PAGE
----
Hello, I’m Rachel and I’m the Worst Pop Singer Ever

Hello, blog readers, if there are any of you out there. I’m Rachel, and I’ve just become a real person. By that, I mean I graduated college three weeks ago and decided against grad school, so here I am in the big, harsh world.

A few months ago, my post-grad plans consisted of moving back home, picking up my well-worn tour guide job, and spending one last summer with my family and the few friends that were still in town. But then, SURPRISE, I got a job in Philadelphia, which is possibly the best thing a grad can ask for these days, beyond stepping off the stage, tassle turned, directly into their dream job.

What am I doing, you ask? I’m a waitress. It probably comes as no surprise to you that I am also an actor; the two have gone hand-in-hand since the beginning of time. I think even Thespis waited a few cracked, ancient Greek tables in his day. But I’m singing waitress, so that’s kind of close to my dream job, right? Maybe? Well, it’ll do for now. After all, I need to eat.

And so my summer plans changed. Rather than living at home and guiding people through chilly rural caverns, I took a room in the Philadelphia suburbs and drive or take the train into the city proper to serve drinks, dessert, and sing my little heart out a few times a week. In between shifts, I audition, audition, audition.

I’ve been here for eleven days. I moved in on the 25th, the day before a giant apprenticeship audition at a very famous theatre. I did not get it. However, the harshness of the acting world is something I’m fairly well-acquainted with. It’s the other real-life things I’m not so good at. The following are things that I have discovered in the past eleven days:

-I am a messy, messy person. My room at home (or… my parents’ home? That sounds wrong) has always been messy. A day after I clean it, I’d be knee deep in STUFF again. At college, I was a little better; I was messy, but kept it to my side of the room. Here, I only have one room to myself, and behind that bedroom door, my things have EXPLODED all over the place. I’m embarrassed to leave the door open. I didn’t think adults needed to take days to clean their room, but I do.

-I still hate cooking. I’ve never been very good at it. Fractions confuse me, often leading me to add in 4/3 cup of whatever as opposed to 3/4 cup. It doesn’t make for good eating, and I also fail to see the point of spending an hour making something when you’re just going to have it disappear into your mouth. I lived in London for five months last year, and since I didn’t have a meal plan, my mom made sure I knew some of the basics before I went over. I managed to feed myself for five months, but hated every second of it. And now I’m back to it, and, well… my microwave is my best friend. And I burned myself on the toaster oven.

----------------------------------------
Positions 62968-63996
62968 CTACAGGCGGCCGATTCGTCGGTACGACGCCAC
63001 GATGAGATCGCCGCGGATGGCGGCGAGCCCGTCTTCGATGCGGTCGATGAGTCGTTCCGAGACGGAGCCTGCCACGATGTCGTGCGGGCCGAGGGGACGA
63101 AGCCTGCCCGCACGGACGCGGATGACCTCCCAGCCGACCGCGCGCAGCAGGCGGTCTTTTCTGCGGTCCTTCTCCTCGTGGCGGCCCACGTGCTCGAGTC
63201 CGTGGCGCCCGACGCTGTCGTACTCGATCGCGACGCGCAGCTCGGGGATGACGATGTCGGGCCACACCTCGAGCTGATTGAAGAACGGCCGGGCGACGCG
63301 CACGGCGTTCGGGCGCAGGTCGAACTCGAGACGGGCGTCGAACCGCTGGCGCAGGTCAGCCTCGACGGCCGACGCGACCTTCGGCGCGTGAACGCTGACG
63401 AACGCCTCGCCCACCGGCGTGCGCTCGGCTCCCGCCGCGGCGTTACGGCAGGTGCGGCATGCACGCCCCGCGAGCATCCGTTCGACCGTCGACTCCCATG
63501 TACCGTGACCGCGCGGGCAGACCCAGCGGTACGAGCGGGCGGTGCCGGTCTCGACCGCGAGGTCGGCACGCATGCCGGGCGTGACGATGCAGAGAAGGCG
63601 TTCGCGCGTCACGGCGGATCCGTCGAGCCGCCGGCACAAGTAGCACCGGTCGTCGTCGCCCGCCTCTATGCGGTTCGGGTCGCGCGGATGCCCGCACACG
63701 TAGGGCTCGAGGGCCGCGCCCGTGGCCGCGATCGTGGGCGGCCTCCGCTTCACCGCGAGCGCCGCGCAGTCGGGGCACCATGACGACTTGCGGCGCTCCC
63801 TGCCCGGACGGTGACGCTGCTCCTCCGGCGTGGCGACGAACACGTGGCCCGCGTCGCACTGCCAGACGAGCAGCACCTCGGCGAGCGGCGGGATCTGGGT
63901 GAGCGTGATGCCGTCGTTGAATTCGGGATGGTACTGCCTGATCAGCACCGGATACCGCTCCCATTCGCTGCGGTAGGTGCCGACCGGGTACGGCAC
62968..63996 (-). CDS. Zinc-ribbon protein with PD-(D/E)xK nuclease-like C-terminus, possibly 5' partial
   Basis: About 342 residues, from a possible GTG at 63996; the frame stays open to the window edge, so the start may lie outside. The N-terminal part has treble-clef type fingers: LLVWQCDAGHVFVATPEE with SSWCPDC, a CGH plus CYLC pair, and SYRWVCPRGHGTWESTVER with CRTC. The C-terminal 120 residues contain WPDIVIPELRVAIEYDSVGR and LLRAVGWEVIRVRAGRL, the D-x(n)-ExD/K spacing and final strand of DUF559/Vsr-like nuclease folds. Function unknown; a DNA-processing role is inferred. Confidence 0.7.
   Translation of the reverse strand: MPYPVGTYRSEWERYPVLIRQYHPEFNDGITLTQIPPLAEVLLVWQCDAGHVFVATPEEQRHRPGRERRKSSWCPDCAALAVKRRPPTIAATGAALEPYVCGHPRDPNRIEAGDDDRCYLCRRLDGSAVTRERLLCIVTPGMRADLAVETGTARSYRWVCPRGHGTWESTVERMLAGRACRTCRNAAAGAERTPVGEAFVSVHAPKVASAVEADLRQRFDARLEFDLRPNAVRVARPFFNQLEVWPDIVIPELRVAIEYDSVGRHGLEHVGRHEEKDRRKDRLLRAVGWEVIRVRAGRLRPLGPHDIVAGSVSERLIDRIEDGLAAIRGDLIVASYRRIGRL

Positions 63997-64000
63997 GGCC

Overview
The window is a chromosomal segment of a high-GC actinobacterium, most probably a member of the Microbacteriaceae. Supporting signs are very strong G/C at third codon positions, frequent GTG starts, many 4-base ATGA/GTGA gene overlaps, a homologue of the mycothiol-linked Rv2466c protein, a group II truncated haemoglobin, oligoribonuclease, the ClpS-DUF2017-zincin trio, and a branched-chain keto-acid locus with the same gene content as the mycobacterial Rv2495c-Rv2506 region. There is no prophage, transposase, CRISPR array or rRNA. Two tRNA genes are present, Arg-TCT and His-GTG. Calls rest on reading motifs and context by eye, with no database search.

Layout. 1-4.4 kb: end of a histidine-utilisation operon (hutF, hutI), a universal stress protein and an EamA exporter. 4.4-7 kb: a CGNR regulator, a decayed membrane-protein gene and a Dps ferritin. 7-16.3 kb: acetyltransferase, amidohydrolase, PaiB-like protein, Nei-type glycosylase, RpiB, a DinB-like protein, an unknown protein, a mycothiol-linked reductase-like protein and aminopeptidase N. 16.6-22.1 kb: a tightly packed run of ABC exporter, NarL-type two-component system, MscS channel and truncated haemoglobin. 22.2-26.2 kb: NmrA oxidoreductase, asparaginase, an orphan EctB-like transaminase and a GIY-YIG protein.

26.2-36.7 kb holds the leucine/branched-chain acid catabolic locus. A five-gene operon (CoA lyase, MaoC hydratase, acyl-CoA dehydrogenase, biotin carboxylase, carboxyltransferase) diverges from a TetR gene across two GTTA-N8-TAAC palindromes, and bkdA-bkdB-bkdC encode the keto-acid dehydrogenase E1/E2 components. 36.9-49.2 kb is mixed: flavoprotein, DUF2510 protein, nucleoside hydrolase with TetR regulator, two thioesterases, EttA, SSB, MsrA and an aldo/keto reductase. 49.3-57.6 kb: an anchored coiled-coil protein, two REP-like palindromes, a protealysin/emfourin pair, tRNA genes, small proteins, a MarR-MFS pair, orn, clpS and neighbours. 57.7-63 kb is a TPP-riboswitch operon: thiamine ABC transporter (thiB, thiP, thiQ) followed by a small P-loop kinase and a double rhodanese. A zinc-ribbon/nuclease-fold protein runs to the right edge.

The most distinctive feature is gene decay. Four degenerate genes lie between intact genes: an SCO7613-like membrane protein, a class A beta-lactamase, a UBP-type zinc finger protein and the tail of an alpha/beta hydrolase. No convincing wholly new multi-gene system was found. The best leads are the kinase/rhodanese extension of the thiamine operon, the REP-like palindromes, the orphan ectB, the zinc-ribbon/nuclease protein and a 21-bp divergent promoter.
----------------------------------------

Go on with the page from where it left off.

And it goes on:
-I spend money like water. I am, and always have been, a very privileged person, and within reason, my parents have always gotten me what I wanted. Even now that I’ve moved out and am determined to pay my own rent, they’re paying for a lot of other stuff. I’ve never really had to watch my cash flow, and if I have money, I’ll spend it. This is a habit I need to stop.

-It’s taking me awhile to adjust to being an adult. Because I couldn’t afford the rent on an apartment, I am paying to stay in a room in this woman’s house. It took me about a week to figure out how to handle myself. My first weekend here, my friend Jess invited me to come to her mother’s ordination about an hour away. She proposed that I stay over the night before, and at first I was reluctant. Wouldn’t that be being rude to my landlord? I hadn’t even been there for forty-eight hours. Eventually, I decided to go and I figured I should tell my landlord where I was going. The following monologue ensued when I found her washing dishes in the kitchen:

ME: Hi… Um. Remember I- my friend Jess is- I mean her mom is having- so Jess wanted me to come early because I- so we could- and I thought it would be a good idea, and it- so I’m gonna go.